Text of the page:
This conversation really appears to me to be an examination of differing spheres of authority. I'm wondering if I should ever send my kids to a Christian school (that I know will of course have rules, most of which I will probably agree with) if that school's authority does not stem either from the local church of which I am a part, or from the group of parents that together send their kids to that school, and therefore have the direct responsibility for making those rules. When the school as an institution derives its authority only from itself (and I realize it may claim the Bible, but will have its own applications of biblical rules and principles), and then acts as the substitute moral authority for my children, is it really right for it to do so, or for me to send my kids there? This question is one of the reasons I home school. College will be another question, but is a little different because my kids will legally be adults, and will have some say what authority they are willing to put themselves under.

Edit: Looks like I was writing this as you wrote your last couple posts, and it did not take the new information into account.

Dave Barnhart

Larry's picture

Moderator

Quote:
This is understood, and is completely applicable to an educational institution if the product desired is a person with a measured level of mastery of a set of knowledge, that also has learned some discipline and regulation of behavior. Assuming that is what a Christian school is attempting to produce, then no further teaching about the rules or about sanctification is at all necessary. If the desired product, however, is a complete secondary education of a person who desires and is prepared to serve the Lord, then a large set of rules may, in some instances be helpful to that end (if they are taught and explained well), but they not only can not produce the product, if they are abused or explained poorly, they may, in fact, help produce the opposite of the product desired.
Exactly. But if people don't explain rules or the purpose for them, that does not mean the rules are bad. But as Christians, don't we have to recognize that "well educated" does not mean only equipped with facts and skills, but also with a biblically trained moral compass.

Quote:
I don't think anyone here is arguing for no rules at all (certainly the Bible expresses plenty of them).
It seems to me that some are almost arguing that we can have rules, provided that they don't address any area of biblical morality. In other words, its okay to have a rule about being on time to class, but not about where a student may go or what kinds of events he may attend.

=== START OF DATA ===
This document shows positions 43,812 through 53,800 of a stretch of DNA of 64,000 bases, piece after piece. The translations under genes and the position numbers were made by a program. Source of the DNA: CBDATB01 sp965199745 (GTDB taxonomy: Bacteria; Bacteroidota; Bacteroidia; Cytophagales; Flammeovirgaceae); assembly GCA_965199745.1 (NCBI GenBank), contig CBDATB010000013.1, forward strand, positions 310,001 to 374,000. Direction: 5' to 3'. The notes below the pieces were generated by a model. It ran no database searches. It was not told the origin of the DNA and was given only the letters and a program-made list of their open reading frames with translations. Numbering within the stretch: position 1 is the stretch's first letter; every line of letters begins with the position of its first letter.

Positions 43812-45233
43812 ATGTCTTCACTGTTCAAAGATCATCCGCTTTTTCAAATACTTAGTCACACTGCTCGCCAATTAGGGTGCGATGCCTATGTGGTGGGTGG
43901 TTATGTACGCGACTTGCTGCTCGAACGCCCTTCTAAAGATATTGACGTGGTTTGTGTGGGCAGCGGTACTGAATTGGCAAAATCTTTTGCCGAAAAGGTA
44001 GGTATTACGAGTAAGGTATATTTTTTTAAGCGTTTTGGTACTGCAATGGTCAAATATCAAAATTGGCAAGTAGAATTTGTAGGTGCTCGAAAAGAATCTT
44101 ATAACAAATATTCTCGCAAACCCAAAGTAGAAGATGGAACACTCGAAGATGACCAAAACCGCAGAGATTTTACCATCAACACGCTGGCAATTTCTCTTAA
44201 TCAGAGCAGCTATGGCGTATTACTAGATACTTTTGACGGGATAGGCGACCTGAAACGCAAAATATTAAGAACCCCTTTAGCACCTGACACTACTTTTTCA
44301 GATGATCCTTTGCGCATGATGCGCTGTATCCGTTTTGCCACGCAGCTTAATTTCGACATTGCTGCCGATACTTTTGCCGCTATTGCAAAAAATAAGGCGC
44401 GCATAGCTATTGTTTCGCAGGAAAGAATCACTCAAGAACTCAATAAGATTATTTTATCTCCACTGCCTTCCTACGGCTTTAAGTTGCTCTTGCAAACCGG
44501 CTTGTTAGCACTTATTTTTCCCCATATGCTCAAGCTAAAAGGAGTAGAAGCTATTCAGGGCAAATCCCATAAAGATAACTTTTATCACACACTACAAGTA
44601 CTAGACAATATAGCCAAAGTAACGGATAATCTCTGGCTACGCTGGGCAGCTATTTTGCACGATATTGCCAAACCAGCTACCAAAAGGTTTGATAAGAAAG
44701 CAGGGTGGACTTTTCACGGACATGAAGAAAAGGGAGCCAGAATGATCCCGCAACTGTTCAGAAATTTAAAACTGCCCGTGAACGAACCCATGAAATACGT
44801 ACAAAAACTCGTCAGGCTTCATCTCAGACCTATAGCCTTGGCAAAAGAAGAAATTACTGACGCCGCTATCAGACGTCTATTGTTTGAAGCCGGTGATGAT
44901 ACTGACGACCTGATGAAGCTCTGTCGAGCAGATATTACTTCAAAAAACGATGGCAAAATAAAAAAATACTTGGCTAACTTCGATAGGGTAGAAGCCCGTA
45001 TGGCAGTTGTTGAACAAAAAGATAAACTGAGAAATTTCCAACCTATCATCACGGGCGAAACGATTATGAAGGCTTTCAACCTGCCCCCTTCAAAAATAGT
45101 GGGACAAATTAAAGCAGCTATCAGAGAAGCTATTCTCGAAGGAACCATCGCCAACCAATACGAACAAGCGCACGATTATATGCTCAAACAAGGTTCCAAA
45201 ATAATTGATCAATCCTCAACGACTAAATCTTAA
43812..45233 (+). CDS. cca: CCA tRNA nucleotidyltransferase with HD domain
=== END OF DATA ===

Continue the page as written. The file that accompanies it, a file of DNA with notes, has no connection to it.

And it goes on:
Quote:
Rules can produce good medicine or good food
Actually neither. Rules don't produce anything except an atmosphere or a set of boundaries within which a good product may be accomplished. My wife can good a good meal without any of the regulations of a major food producer. The food producer can produce good food without the rules, but in order to achieve a product consistently, certain rules proscribe boundaries that do not guarantee success but do make it more probably.

Quote:
... but because of God's standard for the heart and the inner motivations, cannot produce good Christians in the same way.
Again, I disagree. If a heart is bound after foolishness (in the Proverbial sense), rules can protect that heart from disaster until such a time as the foolishness is driven out. In the end, I think rules are about protection. I don't need a rule about drinking in my life. I am not tempted in the least to partake in anyway (not even cough medicine for you legalists out there :D). Other areas of my life do need rules and guidelines to guard my heart and my affections. We often need rules to protect ourselves from ourselves. It is a part of the heart standard.

If we think of rules as boundaries of protection in which a product (a mature, well-educated person) can be achieved, our attitude towards them changes.

BTW, we should put all this discussion in the context of "idols of the heart." What is going on in our heart that makes a particular rule distasteful to us? Is it legitimate? Is it merely the desire for self-autonomy? I don't think an article (or a rule) can ever adequately address that. And I think that is more important.

Thanks Dave, and all for the interaction.

Dan Miller's picture

Mike Harding wrote:
The Bible forbids crossdressing. That truth does not change. However, the cultural application of that truth does differ in different cultural contexts (men wearing ear rings for example). The Deut 22:5 command is essentially restated by Paul in 1 Cor 11. Paul (me gonoito) actually makes a rule about worship attire based in part on the truth in Deut 22:5. Standards, rules, applications have to be reasonable, rational applications of exegetically, theologically based truths. The eternal truths never change, but in some cases the cultural application changes because we are living in a rapidly changing culture...
Good point.

Let me point out that the thread title is, "Are rules dangerous?"